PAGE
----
ELDERS wool broker Tony Alosi, 66, will call time on Friday, December 20, on a 50-year wool industry career that came about by accident.
Good at woodwork, Mr Alosi, who was born in Italy and came to Fremantle as a young boy with his family in 1955, thought he might become a cabinetmaker when he left school.
He landed his first job with a North Fremantle firm but an unexpected impediment quickly became apparent.
"I did two weeks but when they put me on the planing machine with the fine dust I couldn't stop sneezing, I had to give it up, I was allergic to the dust," Mr Alosi said last week as he reminisced about the changes he had seen in the wool industry more than 50 years.
He tried for a job at Alcoa but missed out and ended up at the local Commonwealth Employment Service office.
"In those days they had a board full of jobs, so I picked one off the board with Wesfarmers and I and another bloke both went for it, I got it, he missed out," he said.
Mr Alosi started in 1969 as an office boy at the Wesfarmers wool stores near Robs Jetty, South Fremantle.
"I did every job in the wool store - that's how they trained us - I was office boy, shipping clerk, local delivery clerk, we used to go looking for lost bales (in the wool stores), used to countermark bales going to Japan (marking the bottom of bales so that when bales were dumped together for shipping, they could still be identified)."
One of his least favourite jobs was the Friday morning delivery of invoices to wool buyers.
"I had a Malvern Star bike, no gears, with a box on the front so it was overbalanced.
"I'd ride up from South Fremantle, deliver one invoice on the way and then ride beside the railway line past the wharf to Fremantle itself.
"There I'd ride up and down four streets - Cliff, Mouat, Henry and Pakenham - delivering invoices, because all the buyers were in those streets.
"It was bloody hard work," he said.
Mr Alosi still rides a bicycle for recreation these days, but it is a lot lighter than the old Malvern Star and it has gears.
As a junior in the wool industry Mr Alosi joined a highly structured workplace, he wore a grey dustcoat - technical staff wore a white dustcoat and wool buyers were top of the tree.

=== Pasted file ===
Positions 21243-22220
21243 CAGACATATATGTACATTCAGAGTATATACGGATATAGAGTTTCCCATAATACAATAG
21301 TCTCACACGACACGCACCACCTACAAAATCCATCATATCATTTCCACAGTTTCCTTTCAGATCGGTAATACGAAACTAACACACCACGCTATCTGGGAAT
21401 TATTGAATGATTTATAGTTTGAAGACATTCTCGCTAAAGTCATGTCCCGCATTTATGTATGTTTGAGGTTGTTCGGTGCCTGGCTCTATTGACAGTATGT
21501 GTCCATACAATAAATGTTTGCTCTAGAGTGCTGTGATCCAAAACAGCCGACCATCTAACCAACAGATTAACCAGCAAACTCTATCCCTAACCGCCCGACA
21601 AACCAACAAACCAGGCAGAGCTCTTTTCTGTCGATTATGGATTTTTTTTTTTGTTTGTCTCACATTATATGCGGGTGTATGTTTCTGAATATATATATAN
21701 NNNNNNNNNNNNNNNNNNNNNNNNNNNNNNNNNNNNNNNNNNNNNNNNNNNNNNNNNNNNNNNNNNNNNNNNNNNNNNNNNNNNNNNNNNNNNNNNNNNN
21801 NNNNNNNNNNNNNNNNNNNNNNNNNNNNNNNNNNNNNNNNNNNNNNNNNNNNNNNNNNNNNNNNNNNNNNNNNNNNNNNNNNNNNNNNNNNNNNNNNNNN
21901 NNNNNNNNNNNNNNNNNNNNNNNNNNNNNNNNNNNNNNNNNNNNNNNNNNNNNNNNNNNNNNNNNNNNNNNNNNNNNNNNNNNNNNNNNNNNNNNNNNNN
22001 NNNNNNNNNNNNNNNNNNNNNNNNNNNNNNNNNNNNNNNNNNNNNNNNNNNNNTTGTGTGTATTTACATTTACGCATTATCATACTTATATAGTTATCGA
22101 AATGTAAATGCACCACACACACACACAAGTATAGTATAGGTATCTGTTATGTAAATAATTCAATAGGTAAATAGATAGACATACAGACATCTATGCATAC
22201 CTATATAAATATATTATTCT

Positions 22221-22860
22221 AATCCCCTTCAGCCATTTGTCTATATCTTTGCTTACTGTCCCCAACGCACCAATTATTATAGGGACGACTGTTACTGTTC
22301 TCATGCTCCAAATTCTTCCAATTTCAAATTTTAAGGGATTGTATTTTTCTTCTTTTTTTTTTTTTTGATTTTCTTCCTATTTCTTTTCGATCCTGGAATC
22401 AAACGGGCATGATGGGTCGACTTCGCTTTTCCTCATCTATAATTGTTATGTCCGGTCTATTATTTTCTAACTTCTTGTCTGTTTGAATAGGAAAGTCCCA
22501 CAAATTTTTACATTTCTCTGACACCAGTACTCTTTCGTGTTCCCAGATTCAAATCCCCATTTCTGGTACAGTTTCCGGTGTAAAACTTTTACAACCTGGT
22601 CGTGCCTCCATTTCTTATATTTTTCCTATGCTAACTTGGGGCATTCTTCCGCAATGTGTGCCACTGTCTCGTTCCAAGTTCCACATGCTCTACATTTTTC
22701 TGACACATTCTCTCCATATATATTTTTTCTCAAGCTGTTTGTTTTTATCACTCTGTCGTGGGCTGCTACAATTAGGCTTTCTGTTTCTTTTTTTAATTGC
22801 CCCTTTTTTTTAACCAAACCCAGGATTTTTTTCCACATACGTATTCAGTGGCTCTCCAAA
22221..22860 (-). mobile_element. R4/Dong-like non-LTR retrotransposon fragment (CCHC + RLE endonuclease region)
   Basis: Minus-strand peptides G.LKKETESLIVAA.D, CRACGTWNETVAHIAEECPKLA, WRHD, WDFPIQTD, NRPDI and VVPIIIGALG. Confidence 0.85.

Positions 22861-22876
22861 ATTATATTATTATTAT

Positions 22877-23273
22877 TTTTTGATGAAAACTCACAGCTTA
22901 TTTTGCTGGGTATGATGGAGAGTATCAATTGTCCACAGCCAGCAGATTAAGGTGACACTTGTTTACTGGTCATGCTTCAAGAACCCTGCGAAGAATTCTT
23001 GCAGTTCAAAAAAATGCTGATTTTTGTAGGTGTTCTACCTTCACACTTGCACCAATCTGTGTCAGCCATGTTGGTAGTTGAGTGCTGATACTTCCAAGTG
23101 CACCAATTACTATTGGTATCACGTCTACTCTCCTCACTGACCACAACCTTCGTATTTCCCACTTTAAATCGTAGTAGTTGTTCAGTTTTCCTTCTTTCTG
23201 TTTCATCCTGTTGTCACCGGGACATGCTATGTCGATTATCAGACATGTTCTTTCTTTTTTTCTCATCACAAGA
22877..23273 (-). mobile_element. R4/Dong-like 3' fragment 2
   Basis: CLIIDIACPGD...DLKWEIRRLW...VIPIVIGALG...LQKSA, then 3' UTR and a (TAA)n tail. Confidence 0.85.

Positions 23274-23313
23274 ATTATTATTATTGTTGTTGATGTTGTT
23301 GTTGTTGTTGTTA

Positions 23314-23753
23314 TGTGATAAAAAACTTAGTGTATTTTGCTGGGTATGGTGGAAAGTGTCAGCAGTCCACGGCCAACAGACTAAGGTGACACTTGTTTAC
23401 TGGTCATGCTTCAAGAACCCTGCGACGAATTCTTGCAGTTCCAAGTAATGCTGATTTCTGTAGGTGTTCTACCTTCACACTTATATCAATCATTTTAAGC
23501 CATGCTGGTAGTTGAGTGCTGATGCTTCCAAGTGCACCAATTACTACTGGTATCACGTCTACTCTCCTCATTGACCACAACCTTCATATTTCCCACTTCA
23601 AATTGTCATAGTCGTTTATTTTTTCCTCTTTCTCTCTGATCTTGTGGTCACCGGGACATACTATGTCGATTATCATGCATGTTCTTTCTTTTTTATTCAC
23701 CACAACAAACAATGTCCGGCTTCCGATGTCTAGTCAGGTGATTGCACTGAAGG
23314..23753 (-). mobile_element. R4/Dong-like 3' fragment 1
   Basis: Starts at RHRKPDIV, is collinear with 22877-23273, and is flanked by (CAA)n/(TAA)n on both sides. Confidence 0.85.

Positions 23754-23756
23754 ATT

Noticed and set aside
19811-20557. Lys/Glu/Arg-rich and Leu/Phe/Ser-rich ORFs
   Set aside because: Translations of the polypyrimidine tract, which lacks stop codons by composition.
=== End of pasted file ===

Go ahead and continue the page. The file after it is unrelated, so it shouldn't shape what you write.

"Buyers in those days were held in very high esteem, it was a prestige job being a wool buyer," he said.
"The brokers used to cater for the buyers, they'd run a canteen and supply breakfast, lunch and tea for them."
Juniors on the other hand had it differently.
"When I started there were no wool tests, everything was by visual appraisal and when they did start testing, the core testing was all done by hand," Mr Alosi said.
"There was no sale by sampling either, sales were done on the show floor, we had to show a quarter or 30 per cent of each line, so we used to have to open up a bale from the beginning, one from the middle and one at the end for the buyers to look at.
"I'd be head down, backside up chalking the show floor, they'd (white coated technical officers) be telling you the brand, bale numbers (in the lot) and the description of the wool.
"You'd be chalking that information on the wooden floor between pieces of board they used to separate the lots.
"On the Friday after a sale we'd (Wesfarmers) take on about 100 people (casual labourers) to clear the show floor.
"They'd have to put all the wool that had been pulled out of bales back in and repress them."
Loading wool into the stores, now done with one or two staff on forklifts, was equally labour intensive.
"There was no road transport in those days, it was all rail," Mr Alosi said.
"Between the two wool stores at South Fremantle there was a rail siding and they'd just train in 20 or 30 wagons at a time.
"There'd be blokes unloading the rail wagons and blokes with barrows - a bale on each barrow - carting it into the store.
"Everything had to be weighed over a scale in the scale box with the weighing clerk recording it.
"It was a big deal getting a job in the wool store because even the labourers could do so much overtime, they worked until 9 o'clock at night Monday-Thursday and then all day Saturday - they could make big money."
There were also wool sales at Albany every few months.
"I used to go down there, leave on a Monday morning and come back Thursday night," he said.
In those days, Japan was the major buyer of Australian Merino wool.
"You would have had seven or eight major Japanese companies buying wool, now there's none buying direct," Mr Alosi said.